Amgen's blood cancer drug successful in late-stage trial
Amgen's latest drug Kyprolis was shown to help patients with relapsed multiple myeloma live longer compared to standard treatment.
Patients treated with Kyprolis lived longer without their blood cancer getting worse than patients on the standard treatment, though according to Amgen, the analysis indicated that it did not quite reach statistical significance.
The success of the Kyprolis trial, however, has eased pressures on the company's management team.
They found that on a combination of Kyprolis and Revlimid, it took 26.3 months for patients to experience disease progression compared to 17.6 months for those on Revlimid and dexamethasone. But again, the results trended towards higher survival, but were not statistically significant.
The results of the trial have been consistent with current warnings on the Kyprolis label, and no other safety signals were identified.
"We are excited about these clinical results and the positive prospects they suggest for patients with multiple myeloma," said Robert Bradway, chairman and CEO of Amgen. "Our mission at Amgen is to serve patients by advancing medicines that address serious disease. Kyprolis is an important building block in our robust, differentiated pipeline."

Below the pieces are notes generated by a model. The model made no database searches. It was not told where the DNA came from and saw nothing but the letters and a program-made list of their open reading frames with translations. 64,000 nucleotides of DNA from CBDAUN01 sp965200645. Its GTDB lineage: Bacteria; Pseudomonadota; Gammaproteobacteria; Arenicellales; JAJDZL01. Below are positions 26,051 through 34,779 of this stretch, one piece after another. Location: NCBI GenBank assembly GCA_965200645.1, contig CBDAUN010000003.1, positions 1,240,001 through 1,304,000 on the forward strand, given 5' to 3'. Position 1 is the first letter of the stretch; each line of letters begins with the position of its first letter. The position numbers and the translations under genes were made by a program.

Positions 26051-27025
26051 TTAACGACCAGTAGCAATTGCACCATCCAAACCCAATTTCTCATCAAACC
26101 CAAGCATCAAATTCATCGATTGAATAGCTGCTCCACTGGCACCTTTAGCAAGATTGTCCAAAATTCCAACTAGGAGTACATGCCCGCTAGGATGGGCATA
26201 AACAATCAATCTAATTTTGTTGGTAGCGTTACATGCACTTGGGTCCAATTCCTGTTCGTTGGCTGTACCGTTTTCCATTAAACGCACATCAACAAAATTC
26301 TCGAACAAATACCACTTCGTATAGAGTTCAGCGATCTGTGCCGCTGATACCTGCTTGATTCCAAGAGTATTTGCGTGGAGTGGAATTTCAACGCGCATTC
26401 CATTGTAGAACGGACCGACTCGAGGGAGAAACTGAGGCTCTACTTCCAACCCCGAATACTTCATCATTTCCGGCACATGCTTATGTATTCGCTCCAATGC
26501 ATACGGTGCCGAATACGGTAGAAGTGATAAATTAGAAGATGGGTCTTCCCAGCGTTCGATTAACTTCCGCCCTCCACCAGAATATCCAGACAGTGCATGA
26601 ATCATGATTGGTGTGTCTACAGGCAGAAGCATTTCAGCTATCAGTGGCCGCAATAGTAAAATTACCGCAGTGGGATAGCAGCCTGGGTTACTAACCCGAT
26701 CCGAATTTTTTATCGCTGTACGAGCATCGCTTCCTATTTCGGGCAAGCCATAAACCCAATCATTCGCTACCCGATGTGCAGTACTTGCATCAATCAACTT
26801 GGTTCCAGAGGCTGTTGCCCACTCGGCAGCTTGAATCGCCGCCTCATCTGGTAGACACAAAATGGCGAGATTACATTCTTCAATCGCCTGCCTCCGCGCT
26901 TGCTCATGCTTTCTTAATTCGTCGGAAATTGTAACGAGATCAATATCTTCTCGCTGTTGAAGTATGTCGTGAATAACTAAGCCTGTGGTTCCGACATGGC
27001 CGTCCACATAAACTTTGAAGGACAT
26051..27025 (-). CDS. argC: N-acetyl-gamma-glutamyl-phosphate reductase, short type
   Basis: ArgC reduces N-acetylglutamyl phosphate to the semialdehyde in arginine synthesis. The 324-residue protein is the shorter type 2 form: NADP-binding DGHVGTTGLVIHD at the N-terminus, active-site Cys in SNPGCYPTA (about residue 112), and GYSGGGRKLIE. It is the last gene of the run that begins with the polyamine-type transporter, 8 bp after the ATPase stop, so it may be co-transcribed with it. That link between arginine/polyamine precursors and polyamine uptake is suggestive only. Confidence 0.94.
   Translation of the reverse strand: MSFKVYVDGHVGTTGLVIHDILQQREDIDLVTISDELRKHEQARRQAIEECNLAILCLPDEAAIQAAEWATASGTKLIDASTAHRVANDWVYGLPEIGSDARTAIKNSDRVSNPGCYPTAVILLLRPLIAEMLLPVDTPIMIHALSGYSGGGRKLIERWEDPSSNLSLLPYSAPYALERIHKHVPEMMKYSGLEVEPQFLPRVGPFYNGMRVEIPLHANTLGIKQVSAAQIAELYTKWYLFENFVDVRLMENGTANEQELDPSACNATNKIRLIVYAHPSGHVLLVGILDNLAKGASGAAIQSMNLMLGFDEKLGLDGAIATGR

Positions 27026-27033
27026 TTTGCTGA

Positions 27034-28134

Kyprolis is the center of Amgen's $10 billion acquisition of Onyx Pharmaceuticals. The results from this study, Aspire, and the Phase III trial, Focus, were important for jumpstarting Kyprolis sales growth.
"The Aspire study is critical for the conversion of the drug's current approval from accelerated, or conditional, approval to full approval in the U. S. as well as for initial approval of the drug in Europe," said Sanford Bernstein analyst Geoffrey Porges.
The drug was granted accelerated approval after former therapies stopped working. This new data may help the drug transition into full approval.
Porges also said that it's good news for Celgene since it provides evidence that Revlimid is a key drug for myeloma therapies.
Right now, Kyprolis is only a third line drug meaning that patients have to relapse twice before being put onto the medication. This data could transition Kyprolis to a second-line drug, meaning it can be given to patients who have relapsed once.
"In the treatment of patients with multiple myeloma, periods of remission become shorter following each treatment regimen, underscoring the need for new options," said Pablo Cagnoni, president of Onyx Pharmaceuticals. "The ability of novel therapies to produce deep and durable responses may, one day, transform this uniformly fatal disease to one that is chronic and manageable."